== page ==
Iraq oil still at risk despite Zarqawi's killing: Analysts
The death of Iraq's Al Qaeda leader Abu Musab al-Zarqawi will not bring more security to the vital oil sector in the country, analysts say.india Updated: Jun 08, 2006 17:11 IST
The death of Iraq's Al Qaeda leader Abu Musab al-Zarqawi will not bring more security to the vital oil sector in the country, where political instability and violence will continue to hamper exports and investment, analysts said.
Oil prices fell more than a dollar after Iraq announced on Thursday that Abu Musab al-Zarqawi, whose group has claimed some of the bloodiest attacks in Iraq, had been killed.
Iraq's failure to return oil exports to pre-war levels, due to violence and mismanagement, has fuelled crude's price rally.
"The end of Zarqawi will not be the end of threats to oil exports in Iraq," said Mustafa Alani, an Iraqi expert at the Gulf Research Council in Dubai.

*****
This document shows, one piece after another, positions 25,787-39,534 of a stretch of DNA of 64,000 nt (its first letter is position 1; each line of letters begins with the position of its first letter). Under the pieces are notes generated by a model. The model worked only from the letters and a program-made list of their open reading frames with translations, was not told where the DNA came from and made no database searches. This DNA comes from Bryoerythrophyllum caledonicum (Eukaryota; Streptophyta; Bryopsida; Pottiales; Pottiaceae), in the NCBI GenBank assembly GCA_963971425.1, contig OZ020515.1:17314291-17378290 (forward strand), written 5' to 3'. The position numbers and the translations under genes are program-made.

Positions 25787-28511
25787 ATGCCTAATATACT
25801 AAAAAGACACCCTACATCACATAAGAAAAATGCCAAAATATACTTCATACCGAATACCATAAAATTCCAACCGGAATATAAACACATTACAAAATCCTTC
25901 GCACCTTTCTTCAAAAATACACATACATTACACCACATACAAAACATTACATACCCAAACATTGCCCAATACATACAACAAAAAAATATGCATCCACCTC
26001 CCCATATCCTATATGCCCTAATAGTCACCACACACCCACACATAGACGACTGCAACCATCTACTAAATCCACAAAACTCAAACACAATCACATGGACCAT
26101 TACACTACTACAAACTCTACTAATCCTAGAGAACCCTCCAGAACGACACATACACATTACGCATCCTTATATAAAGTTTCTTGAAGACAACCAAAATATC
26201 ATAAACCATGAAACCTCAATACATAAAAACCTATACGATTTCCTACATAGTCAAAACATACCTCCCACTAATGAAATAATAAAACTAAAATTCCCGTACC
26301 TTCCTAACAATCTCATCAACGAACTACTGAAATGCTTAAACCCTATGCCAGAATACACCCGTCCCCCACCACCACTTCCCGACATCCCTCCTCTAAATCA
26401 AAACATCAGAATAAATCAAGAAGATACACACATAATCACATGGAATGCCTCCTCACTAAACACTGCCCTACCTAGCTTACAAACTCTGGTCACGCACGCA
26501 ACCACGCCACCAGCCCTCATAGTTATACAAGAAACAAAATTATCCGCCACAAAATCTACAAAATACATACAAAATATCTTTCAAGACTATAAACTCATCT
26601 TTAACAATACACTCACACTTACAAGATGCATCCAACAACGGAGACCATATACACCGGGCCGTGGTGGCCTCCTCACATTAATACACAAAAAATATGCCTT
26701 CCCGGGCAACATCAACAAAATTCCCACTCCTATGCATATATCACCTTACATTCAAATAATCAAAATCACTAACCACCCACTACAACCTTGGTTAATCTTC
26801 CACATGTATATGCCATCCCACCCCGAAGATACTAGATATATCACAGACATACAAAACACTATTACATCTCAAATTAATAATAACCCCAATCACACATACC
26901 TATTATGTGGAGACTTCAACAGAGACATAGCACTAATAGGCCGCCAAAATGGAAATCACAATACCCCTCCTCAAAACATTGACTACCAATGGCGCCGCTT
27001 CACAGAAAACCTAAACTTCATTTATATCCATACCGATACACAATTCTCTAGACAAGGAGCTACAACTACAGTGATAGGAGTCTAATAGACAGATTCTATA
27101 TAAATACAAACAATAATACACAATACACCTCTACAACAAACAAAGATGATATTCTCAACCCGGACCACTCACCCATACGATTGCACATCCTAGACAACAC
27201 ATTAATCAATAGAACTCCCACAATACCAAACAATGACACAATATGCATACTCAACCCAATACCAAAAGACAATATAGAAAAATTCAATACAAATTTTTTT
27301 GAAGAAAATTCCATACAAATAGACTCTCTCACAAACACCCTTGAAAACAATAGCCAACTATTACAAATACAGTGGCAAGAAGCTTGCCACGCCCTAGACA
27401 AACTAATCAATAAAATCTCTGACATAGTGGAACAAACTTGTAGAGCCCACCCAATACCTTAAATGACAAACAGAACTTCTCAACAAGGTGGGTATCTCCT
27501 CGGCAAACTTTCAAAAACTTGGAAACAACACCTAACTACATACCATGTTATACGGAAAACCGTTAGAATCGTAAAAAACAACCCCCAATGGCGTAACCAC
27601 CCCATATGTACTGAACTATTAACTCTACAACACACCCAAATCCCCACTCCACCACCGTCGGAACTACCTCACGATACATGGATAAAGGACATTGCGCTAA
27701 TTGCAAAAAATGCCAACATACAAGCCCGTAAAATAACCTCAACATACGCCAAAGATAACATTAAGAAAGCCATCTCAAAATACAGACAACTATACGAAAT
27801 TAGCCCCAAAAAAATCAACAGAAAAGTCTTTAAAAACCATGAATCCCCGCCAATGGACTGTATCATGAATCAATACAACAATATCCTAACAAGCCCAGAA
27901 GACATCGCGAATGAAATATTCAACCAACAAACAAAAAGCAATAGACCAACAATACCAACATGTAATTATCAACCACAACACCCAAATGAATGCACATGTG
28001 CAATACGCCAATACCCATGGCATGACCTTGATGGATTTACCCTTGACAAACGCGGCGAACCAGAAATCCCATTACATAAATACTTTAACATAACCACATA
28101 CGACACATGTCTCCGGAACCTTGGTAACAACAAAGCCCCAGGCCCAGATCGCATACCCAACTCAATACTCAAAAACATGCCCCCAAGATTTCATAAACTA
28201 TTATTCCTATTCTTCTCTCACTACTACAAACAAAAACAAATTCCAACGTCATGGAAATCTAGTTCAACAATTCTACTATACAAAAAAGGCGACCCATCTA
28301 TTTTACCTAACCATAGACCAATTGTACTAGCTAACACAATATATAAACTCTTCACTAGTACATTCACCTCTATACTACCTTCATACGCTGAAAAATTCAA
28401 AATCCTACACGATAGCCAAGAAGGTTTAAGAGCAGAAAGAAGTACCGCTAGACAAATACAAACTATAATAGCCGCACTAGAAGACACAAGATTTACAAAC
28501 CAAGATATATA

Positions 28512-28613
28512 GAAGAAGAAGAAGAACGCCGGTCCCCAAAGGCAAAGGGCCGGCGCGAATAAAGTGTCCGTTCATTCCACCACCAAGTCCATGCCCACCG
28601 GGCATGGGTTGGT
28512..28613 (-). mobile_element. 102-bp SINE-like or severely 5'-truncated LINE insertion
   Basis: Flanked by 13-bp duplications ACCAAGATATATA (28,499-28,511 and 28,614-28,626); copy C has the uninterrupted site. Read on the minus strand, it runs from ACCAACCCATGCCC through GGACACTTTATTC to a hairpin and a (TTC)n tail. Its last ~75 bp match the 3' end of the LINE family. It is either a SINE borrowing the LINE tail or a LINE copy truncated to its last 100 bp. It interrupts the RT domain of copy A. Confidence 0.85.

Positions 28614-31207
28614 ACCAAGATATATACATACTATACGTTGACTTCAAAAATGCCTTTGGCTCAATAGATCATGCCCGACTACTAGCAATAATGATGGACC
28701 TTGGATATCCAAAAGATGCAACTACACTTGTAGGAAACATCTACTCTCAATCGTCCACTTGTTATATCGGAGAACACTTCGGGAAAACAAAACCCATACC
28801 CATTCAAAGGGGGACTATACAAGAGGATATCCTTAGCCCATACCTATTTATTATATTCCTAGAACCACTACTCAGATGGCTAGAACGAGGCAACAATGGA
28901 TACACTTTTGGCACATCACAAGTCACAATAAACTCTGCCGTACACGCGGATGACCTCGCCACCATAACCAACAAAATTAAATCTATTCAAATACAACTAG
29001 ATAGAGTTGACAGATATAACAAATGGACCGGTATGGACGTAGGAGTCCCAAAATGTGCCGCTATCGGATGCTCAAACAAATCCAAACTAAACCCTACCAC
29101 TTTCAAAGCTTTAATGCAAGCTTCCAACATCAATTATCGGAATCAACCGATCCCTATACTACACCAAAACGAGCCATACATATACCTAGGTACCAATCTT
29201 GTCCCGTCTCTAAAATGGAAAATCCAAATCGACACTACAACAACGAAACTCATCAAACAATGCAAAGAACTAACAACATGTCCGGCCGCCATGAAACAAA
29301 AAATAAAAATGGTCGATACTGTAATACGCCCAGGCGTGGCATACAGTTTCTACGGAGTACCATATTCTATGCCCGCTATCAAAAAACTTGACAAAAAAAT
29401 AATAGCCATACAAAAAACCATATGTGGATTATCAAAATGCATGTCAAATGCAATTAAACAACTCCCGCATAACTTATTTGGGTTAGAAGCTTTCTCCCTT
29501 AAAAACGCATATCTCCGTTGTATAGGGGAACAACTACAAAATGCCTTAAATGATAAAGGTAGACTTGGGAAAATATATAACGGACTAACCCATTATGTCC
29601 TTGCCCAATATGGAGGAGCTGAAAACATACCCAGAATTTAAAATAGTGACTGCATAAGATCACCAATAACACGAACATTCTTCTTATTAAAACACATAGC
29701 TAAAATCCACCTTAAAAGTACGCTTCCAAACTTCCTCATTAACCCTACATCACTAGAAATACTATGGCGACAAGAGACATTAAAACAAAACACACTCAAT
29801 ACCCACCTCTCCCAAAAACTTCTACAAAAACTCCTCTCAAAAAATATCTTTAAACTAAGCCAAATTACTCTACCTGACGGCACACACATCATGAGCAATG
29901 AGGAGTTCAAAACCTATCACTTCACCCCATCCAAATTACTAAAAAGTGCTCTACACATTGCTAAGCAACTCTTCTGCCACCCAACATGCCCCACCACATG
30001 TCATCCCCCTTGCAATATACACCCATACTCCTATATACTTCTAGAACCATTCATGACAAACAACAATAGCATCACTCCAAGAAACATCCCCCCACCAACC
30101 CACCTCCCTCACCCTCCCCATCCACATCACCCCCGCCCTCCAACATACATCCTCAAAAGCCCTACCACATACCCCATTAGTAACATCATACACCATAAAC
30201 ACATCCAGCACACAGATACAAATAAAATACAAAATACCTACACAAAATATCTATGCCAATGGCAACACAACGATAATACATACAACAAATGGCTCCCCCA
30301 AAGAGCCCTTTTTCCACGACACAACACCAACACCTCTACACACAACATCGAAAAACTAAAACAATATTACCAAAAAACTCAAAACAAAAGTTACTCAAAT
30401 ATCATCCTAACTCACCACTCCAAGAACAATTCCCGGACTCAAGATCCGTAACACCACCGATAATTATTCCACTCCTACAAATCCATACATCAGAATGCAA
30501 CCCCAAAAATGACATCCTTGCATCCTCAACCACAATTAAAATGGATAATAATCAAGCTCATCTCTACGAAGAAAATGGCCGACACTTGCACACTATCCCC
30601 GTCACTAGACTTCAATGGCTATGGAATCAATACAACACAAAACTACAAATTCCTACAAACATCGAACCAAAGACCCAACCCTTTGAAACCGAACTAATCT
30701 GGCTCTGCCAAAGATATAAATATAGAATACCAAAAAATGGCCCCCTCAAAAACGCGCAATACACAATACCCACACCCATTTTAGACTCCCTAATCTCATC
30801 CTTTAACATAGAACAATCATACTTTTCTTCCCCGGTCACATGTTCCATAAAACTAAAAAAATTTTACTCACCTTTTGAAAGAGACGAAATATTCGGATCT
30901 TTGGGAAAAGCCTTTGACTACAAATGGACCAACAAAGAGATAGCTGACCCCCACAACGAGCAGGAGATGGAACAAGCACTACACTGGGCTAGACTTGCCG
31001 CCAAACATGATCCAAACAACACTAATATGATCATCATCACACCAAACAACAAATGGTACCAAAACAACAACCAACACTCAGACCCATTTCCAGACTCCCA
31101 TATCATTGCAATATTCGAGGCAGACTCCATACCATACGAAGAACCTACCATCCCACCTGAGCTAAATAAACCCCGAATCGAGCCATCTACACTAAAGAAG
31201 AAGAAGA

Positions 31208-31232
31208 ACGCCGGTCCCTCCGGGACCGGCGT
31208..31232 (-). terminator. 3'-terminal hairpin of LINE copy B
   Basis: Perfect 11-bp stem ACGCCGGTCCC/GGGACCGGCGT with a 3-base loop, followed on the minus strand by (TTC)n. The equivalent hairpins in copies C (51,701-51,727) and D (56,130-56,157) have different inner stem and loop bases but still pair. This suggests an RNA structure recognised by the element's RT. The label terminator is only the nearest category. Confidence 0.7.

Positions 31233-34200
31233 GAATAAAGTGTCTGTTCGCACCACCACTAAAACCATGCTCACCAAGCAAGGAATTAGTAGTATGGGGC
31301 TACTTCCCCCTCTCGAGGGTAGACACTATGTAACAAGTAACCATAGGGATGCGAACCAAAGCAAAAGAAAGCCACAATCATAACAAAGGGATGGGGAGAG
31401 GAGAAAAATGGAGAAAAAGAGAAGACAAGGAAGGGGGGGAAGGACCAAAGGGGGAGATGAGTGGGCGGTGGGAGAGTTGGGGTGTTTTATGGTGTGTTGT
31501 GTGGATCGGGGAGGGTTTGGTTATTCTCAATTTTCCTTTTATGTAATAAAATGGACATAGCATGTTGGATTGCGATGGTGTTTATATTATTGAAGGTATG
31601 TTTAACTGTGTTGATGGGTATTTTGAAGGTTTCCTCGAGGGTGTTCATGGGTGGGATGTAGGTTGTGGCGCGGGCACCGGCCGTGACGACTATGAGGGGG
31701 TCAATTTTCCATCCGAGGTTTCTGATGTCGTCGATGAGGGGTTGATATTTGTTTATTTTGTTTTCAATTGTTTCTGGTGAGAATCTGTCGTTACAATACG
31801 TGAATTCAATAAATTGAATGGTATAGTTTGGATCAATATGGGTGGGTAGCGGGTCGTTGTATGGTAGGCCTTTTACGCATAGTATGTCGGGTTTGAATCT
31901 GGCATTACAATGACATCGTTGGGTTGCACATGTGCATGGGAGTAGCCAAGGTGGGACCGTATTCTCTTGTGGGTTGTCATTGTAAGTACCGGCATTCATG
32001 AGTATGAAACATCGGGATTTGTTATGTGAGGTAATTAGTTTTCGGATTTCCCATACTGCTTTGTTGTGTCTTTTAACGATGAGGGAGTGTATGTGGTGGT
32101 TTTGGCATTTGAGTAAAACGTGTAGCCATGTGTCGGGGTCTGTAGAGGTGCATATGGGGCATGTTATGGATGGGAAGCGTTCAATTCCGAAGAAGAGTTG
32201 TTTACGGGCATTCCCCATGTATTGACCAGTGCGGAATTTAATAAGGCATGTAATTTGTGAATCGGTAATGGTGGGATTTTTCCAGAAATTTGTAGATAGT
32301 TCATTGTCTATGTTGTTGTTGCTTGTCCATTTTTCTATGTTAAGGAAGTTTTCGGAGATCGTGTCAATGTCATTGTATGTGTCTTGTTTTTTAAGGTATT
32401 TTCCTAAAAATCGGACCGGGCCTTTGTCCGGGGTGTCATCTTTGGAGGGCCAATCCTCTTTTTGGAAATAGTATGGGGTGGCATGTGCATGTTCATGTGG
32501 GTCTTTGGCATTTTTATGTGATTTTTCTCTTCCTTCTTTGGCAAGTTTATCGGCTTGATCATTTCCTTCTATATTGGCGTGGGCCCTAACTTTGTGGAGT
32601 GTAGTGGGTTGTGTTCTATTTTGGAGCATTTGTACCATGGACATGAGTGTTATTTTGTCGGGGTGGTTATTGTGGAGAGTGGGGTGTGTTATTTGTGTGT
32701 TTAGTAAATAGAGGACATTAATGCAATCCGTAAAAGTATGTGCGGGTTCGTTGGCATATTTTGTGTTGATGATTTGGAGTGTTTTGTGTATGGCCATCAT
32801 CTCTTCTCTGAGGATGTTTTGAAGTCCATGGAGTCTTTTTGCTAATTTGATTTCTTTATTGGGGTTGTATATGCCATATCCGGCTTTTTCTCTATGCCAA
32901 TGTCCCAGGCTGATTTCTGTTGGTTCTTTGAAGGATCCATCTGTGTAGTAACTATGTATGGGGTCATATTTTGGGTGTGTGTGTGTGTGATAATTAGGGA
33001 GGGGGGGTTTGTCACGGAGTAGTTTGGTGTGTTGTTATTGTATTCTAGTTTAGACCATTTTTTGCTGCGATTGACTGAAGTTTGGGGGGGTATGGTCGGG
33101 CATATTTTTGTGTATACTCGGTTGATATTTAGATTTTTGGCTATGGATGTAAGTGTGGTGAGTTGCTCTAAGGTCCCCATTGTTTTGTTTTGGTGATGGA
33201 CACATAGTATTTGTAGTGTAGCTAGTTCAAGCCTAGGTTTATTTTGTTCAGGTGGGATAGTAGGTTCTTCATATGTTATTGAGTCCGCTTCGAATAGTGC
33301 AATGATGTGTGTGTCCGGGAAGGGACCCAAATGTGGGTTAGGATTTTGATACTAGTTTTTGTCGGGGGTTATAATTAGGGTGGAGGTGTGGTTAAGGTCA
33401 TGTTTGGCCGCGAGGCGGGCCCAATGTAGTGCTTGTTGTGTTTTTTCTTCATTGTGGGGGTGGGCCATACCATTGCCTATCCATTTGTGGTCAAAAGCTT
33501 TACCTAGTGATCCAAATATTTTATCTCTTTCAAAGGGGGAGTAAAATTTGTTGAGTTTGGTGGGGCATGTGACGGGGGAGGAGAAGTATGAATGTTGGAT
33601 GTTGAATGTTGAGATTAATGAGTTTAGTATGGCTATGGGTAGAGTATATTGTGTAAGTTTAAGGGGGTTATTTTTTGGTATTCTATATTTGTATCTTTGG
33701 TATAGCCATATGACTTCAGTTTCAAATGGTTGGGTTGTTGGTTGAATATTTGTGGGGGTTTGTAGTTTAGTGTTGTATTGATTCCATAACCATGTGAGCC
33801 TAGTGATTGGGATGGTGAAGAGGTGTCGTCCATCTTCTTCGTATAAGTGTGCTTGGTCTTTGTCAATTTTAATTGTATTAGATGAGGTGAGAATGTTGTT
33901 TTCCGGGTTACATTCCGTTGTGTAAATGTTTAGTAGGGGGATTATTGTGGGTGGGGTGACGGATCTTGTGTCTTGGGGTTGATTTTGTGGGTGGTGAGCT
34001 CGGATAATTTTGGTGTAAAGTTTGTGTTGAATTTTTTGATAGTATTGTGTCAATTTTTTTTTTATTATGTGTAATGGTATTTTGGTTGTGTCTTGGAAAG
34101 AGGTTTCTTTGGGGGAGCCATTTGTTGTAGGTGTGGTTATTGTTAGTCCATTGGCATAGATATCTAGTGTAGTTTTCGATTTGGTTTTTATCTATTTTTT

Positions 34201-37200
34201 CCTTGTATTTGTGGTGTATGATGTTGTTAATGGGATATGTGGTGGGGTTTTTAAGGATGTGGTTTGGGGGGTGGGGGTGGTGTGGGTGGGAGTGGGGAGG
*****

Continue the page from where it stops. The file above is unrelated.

"Yes, Al Qaeda attacked oil installations but they were not the only actors and they were not the main actors," he said. "There is also a new factor -- political parties that are using threats against oil to gain leverage."
Insurgents in Iraq have waged a bloody campaign against US-led forces and the Iraqi government, repeatedly sabotaging oil infrastructure in the north to hamper efforts to boost crude oil exports, the main source of government revenue.
Iraq, which sits on the world's third largest oil reserves, has been struggling to produce 2 million barrels per day (bpd), down from nearly 3 million before the US-led invasion in 2003.
Its exports in May were around 1.5 million bpd, according to shipping sources.